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Language campaignCall for Weledeh to be given official status so funding will follow
Northern News Services
Published Friday, June 22, 2012
"It's a combination of Tlicho and Chipewyan," says Bob Bromley, MLA for Weledeh.
"Over time, it's become almost a dialect of its own, drawing on influences from both."
Bromley says it's important to share the language with younger generations and to make sure it's Weledeh they are learning.
"The kids are coming home and speaking to their parents and speaking what is not their language," he says.
Gina MacLean has been teaching the Tlicho language at Weledeh Catholic School for eight years and doesn't think Weledeh will get official language status. But she understands why it's wanted.
"Language is part of your identity," says MacLean. "It's a big part of your culture and history, people want that recognized."
Neither Bromley nor MacLean know how many people speak Weledeh.
MacLean says although dialects differ across the region, she can still communicate with others. "There are small differences," she says.
"We call snow 'shaa' but in Behchoko it's 'za.'"
Volunteers hold after-school programs in Weledeh, which Bromley says have been very successful and have generated a lot of interest.
But without official language status, funding is hard to come by.
"They compete with Chipewyan and Tlicho centres," says Bromley.
"The question is what can we do to make sure there's some mechanism to ensure they have funding.
What funding does come through is often too late to do any long-term planning, and money has to be spent quickly."
And it's not specifically Weledeh resources that are hard to come by.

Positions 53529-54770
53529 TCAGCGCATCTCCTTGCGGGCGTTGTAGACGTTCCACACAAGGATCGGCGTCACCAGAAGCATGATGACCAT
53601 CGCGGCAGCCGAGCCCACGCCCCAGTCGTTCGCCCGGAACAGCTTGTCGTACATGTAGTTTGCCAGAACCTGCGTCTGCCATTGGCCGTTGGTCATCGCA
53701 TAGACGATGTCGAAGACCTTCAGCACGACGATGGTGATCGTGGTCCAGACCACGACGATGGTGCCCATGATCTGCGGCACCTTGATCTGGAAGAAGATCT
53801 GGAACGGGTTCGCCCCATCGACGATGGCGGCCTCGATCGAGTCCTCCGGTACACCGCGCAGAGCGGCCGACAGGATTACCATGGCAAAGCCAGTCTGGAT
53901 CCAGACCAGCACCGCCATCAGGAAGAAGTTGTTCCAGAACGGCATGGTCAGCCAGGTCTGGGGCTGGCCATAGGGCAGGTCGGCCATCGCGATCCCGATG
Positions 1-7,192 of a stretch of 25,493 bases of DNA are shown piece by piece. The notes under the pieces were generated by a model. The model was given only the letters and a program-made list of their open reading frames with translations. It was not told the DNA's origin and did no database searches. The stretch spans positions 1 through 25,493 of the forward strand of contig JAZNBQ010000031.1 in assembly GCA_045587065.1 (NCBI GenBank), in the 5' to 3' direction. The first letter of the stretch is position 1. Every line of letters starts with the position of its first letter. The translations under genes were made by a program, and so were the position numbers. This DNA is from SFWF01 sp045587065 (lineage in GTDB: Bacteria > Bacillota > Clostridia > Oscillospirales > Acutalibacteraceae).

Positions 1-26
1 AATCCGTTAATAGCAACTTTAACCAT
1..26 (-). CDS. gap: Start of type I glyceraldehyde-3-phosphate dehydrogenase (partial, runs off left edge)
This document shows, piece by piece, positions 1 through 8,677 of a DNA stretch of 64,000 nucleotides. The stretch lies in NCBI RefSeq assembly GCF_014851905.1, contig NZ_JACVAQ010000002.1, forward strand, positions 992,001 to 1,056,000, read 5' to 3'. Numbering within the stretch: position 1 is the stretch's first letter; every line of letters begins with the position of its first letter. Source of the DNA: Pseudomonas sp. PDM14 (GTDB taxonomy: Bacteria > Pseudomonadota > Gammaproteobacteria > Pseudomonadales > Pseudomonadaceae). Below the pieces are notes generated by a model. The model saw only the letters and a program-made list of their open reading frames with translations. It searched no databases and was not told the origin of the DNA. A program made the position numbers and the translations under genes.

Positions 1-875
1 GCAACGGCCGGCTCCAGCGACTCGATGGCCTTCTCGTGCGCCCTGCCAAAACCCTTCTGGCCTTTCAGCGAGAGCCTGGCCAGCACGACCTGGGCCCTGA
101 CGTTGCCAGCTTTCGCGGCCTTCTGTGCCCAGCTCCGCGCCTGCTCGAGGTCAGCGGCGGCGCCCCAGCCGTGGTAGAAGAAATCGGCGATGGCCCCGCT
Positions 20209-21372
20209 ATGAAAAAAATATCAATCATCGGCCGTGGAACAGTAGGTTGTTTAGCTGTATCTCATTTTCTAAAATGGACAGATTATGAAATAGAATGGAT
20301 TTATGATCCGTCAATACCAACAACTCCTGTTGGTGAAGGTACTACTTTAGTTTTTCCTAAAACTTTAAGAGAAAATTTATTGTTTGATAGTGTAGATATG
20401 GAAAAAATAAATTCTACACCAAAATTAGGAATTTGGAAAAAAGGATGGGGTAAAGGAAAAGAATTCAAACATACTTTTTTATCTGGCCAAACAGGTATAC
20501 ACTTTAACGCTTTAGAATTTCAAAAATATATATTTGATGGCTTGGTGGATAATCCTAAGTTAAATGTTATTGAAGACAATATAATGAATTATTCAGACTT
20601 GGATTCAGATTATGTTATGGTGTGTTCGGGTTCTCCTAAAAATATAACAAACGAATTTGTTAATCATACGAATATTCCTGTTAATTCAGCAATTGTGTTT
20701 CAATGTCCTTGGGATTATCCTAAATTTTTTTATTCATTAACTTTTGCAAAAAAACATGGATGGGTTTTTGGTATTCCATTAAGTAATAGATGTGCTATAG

MacLean says that she works alone as a Tlicho language instructor, without the help of other Tlicho instructors.
"It's frustrating there aren't any resources," she says.
MacLean prepares a lot of her own teaching materials, such as writing out the alphabet and preparing flashcards for the classroom.
There used to be a language resource centre here but now there's nothing in the Yellowknife region, she says.
On the eve of National Aboriginal Day, MacLean explains the importance of younger generations learning their language.
She says a lot of knowledge is passed through generations orally and, without knowing the language, more than just words will be lost.
"We're losing the language and young people are struggling, they can't really communicate with adults or elders," says MacLean.
"I don't know why young people aren't learning the language."
MacLean recently participated in a conference in Kamloops, B.C., where she saw firsthand that aboriginal languages across Canada are suffering.
"It's not only here that has problems," she says. "All over Canada people are losing their language and we need to do something to preserve it."
She says a lot of it has to do with access to English media, like music, movies and television. "You need to know English or French to get a job and our languages suffer as a result."
While MacLean doesn't know what exactly would work, she stresses the importance of speaking the language as much as possible.
MacLean says the aboriginal people in Arizona have a lot of good programs, with language classes running into post-secondary education.
"It's an Athabasca language like ours and they have a lot of programs," she says.
Countries like China, Japan and the Philippines successfully conduct business around the world while preserving their native tongues, and it should be no different in the North, says MacLean.
"Maybe we need to get advice from those other countries."
Bromley acknowledges that it would be an involved process to get official language status for Weledeh.
"An academic linguist would have to examine and see what stage they're in," he says. "It might even take a change to the federal official languages act."